Data come from numerous studies of pandemic-era impacts in more than four dozen countries. Many findings were already published earlier this year, and the new work adds additional countries and data. Patrinos looks at eleven factors potentially increasing or mitigating learning loss, which is defined using test score data via country-specific instruments that were standardized for comparison. Some of the factors are obvious—pre-existing school quality, school closure duration, private school enrollment, and internet availability and access—while others such as trade union strength and “measure of democracy” seem somewhat tangential. Control data include Covid-19 death rates per 100,000 population, a lockdown stringency index, vaccination rates, and national income. The working paper notes that not all available data are nationally representative. While learning loss in the United States is representative of all students, school closure duration varied state to state and is reported as a national average. Nepal’s data, as another example, come from a study that only includes adolescent girls from one disadvantaged district, but is compared directly to countries with much more robust datasets.
First and foremost: There is a clear link between school closure duration and learning loss. Closures as part of government-imposed lockdowns averaged twenty-one weeks’ duration and resulted in an average learning loss of 0.23 standard deviations across the countries studied (representing two-thirds of the world’s population). Testing for mitigating factors or other means to explain learning loss produced no significant findings, meaning that school closures appear to be directly responsible for student learning loss.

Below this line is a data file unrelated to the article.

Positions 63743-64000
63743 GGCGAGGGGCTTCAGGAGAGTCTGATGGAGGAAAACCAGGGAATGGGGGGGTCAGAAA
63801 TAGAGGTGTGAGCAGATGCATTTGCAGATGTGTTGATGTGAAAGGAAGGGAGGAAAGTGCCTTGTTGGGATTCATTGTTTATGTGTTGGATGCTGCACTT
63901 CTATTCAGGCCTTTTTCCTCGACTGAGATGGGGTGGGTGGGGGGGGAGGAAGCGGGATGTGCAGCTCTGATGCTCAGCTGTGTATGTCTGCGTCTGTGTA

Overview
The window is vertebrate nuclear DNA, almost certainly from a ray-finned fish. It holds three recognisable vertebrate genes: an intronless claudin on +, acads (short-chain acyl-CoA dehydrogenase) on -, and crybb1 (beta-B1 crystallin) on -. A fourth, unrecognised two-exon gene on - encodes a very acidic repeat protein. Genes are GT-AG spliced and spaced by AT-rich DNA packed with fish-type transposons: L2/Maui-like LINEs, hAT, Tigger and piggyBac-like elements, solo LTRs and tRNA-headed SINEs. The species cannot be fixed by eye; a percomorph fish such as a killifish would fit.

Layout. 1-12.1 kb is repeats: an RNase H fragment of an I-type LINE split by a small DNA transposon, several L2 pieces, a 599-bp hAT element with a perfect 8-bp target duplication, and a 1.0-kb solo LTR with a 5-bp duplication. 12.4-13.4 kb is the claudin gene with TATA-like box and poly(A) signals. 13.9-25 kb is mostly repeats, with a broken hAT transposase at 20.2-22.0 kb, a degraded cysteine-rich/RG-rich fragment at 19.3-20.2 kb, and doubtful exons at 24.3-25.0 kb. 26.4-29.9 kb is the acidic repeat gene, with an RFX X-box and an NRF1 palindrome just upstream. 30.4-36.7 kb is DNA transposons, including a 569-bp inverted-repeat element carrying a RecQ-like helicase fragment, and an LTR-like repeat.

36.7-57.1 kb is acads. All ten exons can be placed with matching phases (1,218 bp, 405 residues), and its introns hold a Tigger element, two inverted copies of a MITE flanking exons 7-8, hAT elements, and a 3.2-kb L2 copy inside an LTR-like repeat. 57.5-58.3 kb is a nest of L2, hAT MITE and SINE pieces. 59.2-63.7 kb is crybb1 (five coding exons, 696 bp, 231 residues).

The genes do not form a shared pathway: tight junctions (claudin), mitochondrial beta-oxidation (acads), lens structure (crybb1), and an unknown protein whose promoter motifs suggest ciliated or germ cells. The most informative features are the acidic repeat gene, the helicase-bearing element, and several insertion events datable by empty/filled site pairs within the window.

Patrinos notes that the American Academy of Pediatrics released the first school guidance for safe in-person learning in the United States on June 24, 2020, and the European Centre for Disease Prevention and Control released its recommendation on August 6. “By the time of the 2020–21 school year,” he writes, “it had become clear that it was possible to safely open schools.” However, many schools around the world remained closed for many more months. Sometimes that was due to longer (or recurrent) lockdown requirements, but data show that other factors were associated with non-mandated closures. Higher-income countries had shorter durations of school closures, while a low vaccination rate was associated with longer school closures. Higher test scores before Covid-19 were associated with longer school closures—perhaps an indication, Patrinos suggests, of hope for resilience of students or a belief in whatever remote learning was in place—as was a higher proportion of private schools in a country. Interestingly, the death rate does not correlate with school closure, suggesting that closure decisions were based on many factors other than actual Covid fatalities.